Dalmeny Parish Church

National Grid Reference (NGR): NT 14440 77500, map


West Lothian

Also known as:

  • St Cuthbert's Parish Church


Dalmeny Parish Church

Construction materials: Stone (sandstone) - Used for walls; Slate - Used for roof;

Reportedly the best preserved Norman Parish church in the country. It dates to the early-to-mid 12th century and could have been built by Earl Gospatric. The building, built in fine grey-white sandstone possibly quarried from South Queensferry, comprises a west tower, nave, a narrower and lower chancel and an even lower and narrower apse. The total length is 30. 5 metres. The Rosebery aisle to the north was added in 1671. The west tower is of modern design (1937 by Alfred Greig) and replaces an earlier one. The south door of the nave is the decorative showpiece of the church. The carving includes figures, signs of the zodiac and hoodmoulds and string courses, with scroll and leaf patterns. The door is projected out of the wall and is similar to that of Dunfermline. The nave features windows with decorated capitals and hoodmoulds, widened in the 17th and 18th centuries and now back to their original size. The nave was re-roofed in 1766. The west tower is small and simplified, so as not to compete with the original work. There are three stained glass windows in the apse, including the Madonna and Child, Saints Margaret and Teresa, by Lalia Dickson, 1942, dedicated to Polish troops. The churchyard features several monuments and tombs, including an elaborately-carved stone coffin.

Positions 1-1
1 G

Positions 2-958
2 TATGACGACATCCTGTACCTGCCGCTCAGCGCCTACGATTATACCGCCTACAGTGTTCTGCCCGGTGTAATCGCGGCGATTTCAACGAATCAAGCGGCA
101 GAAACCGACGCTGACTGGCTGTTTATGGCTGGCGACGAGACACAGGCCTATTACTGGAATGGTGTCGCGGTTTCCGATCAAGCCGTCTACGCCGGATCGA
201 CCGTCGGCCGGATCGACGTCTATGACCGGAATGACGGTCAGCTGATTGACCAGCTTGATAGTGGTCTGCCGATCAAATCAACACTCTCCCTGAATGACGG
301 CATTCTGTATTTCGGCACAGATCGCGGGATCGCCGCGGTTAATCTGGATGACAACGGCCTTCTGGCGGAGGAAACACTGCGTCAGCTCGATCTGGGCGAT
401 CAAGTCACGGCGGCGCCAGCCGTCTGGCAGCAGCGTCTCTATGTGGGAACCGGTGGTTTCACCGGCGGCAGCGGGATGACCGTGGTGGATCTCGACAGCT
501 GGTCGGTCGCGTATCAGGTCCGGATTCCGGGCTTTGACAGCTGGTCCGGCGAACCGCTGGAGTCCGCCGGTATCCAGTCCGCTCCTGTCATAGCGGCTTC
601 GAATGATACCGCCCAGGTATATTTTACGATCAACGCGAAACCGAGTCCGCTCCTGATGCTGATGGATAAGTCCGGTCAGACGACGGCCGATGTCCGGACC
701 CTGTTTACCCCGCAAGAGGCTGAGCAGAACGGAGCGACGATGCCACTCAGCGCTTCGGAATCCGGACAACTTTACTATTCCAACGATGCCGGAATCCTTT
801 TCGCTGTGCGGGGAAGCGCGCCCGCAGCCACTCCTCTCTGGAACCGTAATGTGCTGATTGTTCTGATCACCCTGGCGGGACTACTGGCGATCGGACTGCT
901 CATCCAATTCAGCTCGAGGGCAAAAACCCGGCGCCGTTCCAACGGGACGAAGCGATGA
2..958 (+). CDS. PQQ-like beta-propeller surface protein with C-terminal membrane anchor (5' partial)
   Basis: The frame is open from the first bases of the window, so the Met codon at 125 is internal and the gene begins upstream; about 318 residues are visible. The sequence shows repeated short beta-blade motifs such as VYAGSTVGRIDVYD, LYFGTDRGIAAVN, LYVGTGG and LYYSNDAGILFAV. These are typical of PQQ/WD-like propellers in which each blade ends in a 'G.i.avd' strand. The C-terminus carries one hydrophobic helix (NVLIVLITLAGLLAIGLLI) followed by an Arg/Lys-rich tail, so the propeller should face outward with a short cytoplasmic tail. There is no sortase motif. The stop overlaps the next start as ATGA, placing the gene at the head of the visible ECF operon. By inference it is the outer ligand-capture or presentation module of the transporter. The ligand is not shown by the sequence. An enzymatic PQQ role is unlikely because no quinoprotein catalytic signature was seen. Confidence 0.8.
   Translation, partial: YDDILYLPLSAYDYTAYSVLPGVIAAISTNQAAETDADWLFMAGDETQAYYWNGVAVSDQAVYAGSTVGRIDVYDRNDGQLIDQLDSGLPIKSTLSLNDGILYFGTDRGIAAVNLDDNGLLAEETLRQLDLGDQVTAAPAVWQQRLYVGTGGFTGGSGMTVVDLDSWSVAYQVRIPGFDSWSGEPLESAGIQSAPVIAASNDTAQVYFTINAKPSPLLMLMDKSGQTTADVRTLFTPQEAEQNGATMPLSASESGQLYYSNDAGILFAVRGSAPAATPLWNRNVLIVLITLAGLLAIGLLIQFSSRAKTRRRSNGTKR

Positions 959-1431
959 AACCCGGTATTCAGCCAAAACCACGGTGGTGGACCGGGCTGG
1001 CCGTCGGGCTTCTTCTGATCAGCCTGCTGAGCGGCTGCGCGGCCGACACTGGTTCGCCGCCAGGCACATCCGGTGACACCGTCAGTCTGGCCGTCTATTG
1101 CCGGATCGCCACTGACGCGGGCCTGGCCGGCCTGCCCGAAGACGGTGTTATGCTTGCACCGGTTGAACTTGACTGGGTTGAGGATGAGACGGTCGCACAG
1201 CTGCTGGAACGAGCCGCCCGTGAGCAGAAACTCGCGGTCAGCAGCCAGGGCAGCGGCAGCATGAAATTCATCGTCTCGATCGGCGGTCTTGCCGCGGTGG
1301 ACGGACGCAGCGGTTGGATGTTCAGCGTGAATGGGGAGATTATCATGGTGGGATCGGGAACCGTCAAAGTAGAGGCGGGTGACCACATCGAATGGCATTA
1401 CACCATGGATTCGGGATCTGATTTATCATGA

Written and researched by J. Dowling, 2003; Elisabeth Mincin (August 2008)


Date: 12thC

Burial ground


Date: 12thC

Stained Glass

Date: 1942


Date: 12thC


Date: 1937


  • Church: Build/construction (11M0)
    People: Earl Gospatric
  • Church: Addition (1671)
  • Church: Addition (1941)
    Addition of three-light stained glass window by Lalia Dickson